In the kitchen, he opened the refrigerator and took out a bottle of Coke. He’d developed a taste for it, and had come to prefer it over his morning tea.

He turned the bottle in his hand, marveling at the cleverness of the vessel—so smooth, so clear and hard. But what was inside it—this was something he’d miss when they returned to Geall.

He could admit he hadn’t believed his cousin, Moira, when she’d spoken of gods and demons, of a war for worlds. He’d only gone with her that day, that sad day of her mother’s burial, to look after her. She wasn’t only blood, but friend, and would be queen of Geall.

But every word she’d spoken to him, only steps away from her mother’s grave, had been pure truth. They’d gone to the Dance, they’d stood in the heart of that circle. And everything had changed.

Not just the where and when they were, he mused as he opened the bottle and took that first bracing sip. But everything. One moment, they’d stood under the afternoon sun in Geall, then there’d been light and wind, and a roar of sound.

Then it had been night, and it had been Ireland—a place Larkin had always believed a fairy tale.

He hadn’t believed in fairy tales, or monsters, and despite his own gift had looked askance at magic.

But magic there was, he admitted now. Just as there was an Ireland, and there were monsters. Those demons had attacked them—springing out of the dark of the woods, their eyes red, their fangs sharp. The form of a man, he thought, but not a man.

Vampyre.

They existed to feed off man. And now they banded together under their queen to destroy all.

He was here to stop them, at all and any costs. He was here at the charge of the gods to save the worlds of man.

He scratched idly at his healing thigh and decided he could hardly be expected to save mankind on an empty stomach.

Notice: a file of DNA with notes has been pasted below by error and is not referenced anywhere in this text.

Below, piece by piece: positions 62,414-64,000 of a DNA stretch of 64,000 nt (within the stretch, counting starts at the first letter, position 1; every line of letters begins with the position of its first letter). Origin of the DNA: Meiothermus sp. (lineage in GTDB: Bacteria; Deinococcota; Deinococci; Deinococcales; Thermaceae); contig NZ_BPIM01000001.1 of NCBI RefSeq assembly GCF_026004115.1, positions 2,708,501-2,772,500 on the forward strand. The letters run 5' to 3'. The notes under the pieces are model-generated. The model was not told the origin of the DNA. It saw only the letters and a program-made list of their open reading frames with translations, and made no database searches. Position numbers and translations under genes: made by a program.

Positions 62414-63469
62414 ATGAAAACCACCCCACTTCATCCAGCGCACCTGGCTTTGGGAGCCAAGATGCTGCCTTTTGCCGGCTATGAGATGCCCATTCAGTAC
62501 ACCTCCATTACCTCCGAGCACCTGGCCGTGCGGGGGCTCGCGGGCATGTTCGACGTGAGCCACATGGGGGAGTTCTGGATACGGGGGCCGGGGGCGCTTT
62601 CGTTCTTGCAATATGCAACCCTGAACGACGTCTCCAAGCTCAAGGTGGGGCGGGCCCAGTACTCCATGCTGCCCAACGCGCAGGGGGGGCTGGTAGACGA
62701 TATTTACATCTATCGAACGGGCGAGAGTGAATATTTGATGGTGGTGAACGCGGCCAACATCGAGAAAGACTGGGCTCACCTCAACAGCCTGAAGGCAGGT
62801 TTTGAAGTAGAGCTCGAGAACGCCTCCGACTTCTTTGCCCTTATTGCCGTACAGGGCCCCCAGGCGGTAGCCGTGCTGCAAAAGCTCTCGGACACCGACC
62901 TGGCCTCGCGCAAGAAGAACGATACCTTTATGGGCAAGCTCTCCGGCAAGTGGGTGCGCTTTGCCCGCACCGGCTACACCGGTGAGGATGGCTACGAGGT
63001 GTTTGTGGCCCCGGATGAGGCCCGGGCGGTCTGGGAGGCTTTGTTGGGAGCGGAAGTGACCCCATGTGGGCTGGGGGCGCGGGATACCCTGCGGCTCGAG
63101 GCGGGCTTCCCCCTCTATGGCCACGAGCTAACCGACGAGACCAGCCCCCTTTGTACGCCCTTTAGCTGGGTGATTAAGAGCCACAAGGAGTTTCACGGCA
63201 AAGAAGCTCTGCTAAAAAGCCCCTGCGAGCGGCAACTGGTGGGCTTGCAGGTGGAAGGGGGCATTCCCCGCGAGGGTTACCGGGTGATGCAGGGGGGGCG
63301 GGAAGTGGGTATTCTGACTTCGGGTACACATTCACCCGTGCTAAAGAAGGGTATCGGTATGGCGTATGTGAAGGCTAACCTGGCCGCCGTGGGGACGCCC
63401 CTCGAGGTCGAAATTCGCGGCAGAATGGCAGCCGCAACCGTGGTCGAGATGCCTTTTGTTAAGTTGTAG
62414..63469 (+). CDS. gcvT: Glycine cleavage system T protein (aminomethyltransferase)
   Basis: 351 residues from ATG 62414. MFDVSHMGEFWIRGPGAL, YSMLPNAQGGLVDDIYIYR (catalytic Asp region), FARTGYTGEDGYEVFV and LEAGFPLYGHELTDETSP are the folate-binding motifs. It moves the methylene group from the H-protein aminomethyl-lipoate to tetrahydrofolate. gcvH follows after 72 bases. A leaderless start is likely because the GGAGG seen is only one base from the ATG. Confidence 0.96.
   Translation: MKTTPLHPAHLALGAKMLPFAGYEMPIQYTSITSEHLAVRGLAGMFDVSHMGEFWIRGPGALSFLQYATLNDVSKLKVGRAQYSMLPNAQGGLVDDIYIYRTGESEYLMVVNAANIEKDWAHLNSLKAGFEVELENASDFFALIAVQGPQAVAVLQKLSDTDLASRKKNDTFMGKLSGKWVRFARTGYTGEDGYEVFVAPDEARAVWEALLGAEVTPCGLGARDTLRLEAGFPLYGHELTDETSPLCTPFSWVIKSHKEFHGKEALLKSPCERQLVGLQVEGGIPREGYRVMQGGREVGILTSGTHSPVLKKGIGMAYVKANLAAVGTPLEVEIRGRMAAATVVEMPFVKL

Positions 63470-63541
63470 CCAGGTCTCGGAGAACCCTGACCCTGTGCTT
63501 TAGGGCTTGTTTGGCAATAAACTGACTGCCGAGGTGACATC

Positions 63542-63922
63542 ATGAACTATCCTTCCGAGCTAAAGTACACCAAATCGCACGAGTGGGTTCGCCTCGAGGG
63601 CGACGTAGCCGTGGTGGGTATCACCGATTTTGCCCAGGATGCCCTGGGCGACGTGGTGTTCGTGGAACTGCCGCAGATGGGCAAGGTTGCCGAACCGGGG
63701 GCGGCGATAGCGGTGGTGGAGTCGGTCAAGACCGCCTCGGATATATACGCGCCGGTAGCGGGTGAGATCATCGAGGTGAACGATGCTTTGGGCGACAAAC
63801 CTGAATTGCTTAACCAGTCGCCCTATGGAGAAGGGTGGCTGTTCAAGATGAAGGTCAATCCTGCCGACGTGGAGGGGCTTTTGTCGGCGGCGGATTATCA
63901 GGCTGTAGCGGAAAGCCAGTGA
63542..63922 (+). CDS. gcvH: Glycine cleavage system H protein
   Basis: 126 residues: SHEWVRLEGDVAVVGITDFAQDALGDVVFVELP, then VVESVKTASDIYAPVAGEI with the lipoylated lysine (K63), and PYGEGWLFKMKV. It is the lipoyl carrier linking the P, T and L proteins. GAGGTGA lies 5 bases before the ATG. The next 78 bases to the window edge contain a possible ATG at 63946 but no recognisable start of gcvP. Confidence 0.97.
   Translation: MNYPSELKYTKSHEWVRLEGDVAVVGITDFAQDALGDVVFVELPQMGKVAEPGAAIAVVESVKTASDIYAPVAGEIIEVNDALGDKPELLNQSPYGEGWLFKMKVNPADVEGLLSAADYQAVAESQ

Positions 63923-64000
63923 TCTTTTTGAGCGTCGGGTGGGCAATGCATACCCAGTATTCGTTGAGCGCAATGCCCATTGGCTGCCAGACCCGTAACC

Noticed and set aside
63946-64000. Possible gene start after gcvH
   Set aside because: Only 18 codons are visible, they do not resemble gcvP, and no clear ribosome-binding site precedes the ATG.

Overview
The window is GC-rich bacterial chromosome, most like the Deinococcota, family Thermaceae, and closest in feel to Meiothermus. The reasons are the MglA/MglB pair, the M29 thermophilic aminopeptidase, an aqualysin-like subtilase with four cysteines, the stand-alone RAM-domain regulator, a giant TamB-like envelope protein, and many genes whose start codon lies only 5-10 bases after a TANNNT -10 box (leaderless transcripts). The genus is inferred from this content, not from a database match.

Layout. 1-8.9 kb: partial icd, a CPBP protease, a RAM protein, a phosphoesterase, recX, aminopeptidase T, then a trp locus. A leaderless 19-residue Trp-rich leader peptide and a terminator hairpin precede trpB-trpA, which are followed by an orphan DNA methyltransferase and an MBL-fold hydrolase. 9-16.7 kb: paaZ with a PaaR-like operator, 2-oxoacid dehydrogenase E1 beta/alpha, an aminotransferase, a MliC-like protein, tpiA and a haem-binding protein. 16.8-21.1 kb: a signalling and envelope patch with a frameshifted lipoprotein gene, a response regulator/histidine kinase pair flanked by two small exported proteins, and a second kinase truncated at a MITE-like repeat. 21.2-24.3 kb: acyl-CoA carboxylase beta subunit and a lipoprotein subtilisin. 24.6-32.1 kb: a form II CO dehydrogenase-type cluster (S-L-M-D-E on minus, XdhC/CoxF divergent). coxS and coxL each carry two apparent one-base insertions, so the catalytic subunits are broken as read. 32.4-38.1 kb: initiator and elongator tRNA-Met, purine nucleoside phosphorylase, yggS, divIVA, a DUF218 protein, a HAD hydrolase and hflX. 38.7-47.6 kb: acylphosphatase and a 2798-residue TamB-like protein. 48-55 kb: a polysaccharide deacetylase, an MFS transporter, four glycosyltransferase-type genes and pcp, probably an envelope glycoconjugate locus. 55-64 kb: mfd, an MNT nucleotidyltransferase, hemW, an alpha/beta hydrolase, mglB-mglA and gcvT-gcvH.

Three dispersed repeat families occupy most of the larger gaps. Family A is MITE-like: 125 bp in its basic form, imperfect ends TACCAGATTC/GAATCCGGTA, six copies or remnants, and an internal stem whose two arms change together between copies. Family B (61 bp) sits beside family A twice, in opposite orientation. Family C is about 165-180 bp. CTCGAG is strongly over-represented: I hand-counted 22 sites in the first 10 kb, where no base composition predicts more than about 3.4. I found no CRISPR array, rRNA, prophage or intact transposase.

He cut a slab of cake to go with his morning Coke and licked icing from his finger. So far, through wile and guile he’d avoided Glenna’s cooking lessons. He liked to eat, that was true enough, but the actual making of food was a different matter.

He was a tall, lanky man with a thick waving mane of tawny hair. His eyes, nearly the same color, were long like his cousin’s, and nearly as keen. He had a long and mobile mouth that was quick to smile, quick hands and an easy nature.

Those who knew him would have said he was generous with his time and his coin, and a good man to have at your back at the pub, or in a brawl.

He’d been blessed with strong, even features, a strong back, a willing hand. And the power to change his shape into any living thing.

He took a healthy bite of cake where he stood, but there was too much quiet in the house to suit him. He wanted, needed, activity, sound, motion. Since he couldn’t sleep, he decided he’d take Cian’s stallion out for a morning run.

Cian could hardly do it himself, being a vampire.

He stepped out of the back door of the big stone house. There was a chill in the air, but he had the sweater and jeans Glenna had purchased in the village. He wore his own boots—and the silver cross Glenna and Hoyt had forged with magic.